Country Music of the Past

By Madeline Crowley

After visiting the one and only country music hall of fame this summer in Nashville, Tennessee, I was wonderstruck learning about the history of country music and its evolution throughout many years. The museum had extravagant walls covered in award-winning records, old artifacts from the most well-known singers, and best of all the unique untold stories behind various popular country songs.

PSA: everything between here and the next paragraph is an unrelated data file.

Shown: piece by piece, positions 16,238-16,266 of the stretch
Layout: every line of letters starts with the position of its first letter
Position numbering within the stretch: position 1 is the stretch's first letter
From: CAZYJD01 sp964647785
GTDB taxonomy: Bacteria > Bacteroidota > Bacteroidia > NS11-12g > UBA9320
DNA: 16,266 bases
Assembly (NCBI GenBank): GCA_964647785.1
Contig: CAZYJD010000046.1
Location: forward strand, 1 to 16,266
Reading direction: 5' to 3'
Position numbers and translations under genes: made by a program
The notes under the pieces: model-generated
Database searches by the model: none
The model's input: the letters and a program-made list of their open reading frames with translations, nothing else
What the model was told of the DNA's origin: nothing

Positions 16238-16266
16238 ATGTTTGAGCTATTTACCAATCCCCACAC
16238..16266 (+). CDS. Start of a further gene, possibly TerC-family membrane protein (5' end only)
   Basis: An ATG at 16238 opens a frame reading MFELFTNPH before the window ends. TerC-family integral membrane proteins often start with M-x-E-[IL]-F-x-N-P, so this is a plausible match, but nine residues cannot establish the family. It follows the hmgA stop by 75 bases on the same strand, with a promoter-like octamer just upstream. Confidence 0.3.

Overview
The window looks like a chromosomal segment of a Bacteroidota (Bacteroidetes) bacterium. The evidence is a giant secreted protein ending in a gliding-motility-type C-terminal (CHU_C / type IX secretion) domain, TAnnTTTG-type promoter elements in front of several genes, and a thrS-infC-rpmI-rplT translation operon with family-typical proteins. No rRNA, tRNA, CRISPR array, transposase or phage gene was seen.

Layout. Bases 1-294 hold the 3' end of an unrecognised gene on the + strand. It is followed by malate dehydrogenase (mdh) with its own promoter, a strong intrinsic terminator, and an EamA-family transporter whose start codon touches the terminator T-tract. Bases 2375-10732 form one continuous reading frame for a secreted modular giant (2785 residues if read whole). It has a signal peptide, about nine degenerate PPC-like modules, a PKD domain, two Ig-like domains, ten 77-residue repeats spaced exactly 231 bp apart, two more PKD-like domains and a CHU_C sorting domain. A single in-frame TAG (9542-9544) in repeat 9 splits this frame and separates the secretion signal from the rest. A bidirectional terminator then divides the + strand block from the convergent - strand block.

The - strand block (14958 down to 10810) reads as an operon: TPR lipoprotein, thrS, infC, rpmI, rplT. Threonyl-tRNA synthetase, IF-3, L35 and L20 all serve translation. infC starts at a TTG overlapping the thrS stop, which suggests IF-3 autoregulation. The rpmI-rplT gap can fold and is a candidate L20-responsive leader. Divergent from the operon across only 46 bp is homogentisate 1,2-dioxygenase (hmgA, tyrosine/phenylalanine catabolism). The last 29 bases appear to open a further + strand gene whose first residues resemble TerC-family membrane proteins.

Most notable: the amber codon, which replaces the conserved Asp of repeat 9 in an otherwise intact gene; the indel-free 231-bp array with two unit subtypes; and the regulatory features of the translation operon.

If you’re one who mostly listens to other genres of music, you may think of country music as that old yodeling sounding, primarily instrumental, folk, and cowboy type of country seen in western movies. However, country music has drastically evolved and changed since it began with its old style created by settlers moving west on the American frontier. The one of a kind, banjo and washboard, originating in Africa, combined with the gentle hum of the harmonica, and fiddle from Europe made up the first sounds of country. Later on, the combination of blues and folk music were both essential factors in the birth of country music. In 1922, the first ever hit country star, Eck Robertson, released his first album, which began to popularize country music all over the United States. From there singers like Jimmie Rodgers, the Carter Family, The Blue Sky Boys, Johnny Cash, and Hank Williams continued to bring country music to its shape today by further incorporating the guitar. All throughout the 1930’s and the Great Depression, country music played a big role in entertaining farmers and people with little money which gave country music its culture. Soon later the Grand Ole Opry was built and visited by the one and only Elvis Presley to sing the classic “Blue Moon of Kentucky,” which helped to expand country even more. As long as country music has continued to exist and develop, its songs have been told with meaningful ballads (stories told through songs) which often include the topics of heartache, trucks, alcohol, small towns, falling in love, and personal pride. The more modern-day country tunes feature slight incorporations of other genres such as pop and rap to keep the sound as fresh as possible. Now, country music takes on a whole new sound than what it started with and has fully expanded into the world’s fifth most listened to genre! Country music is not just for cowboys!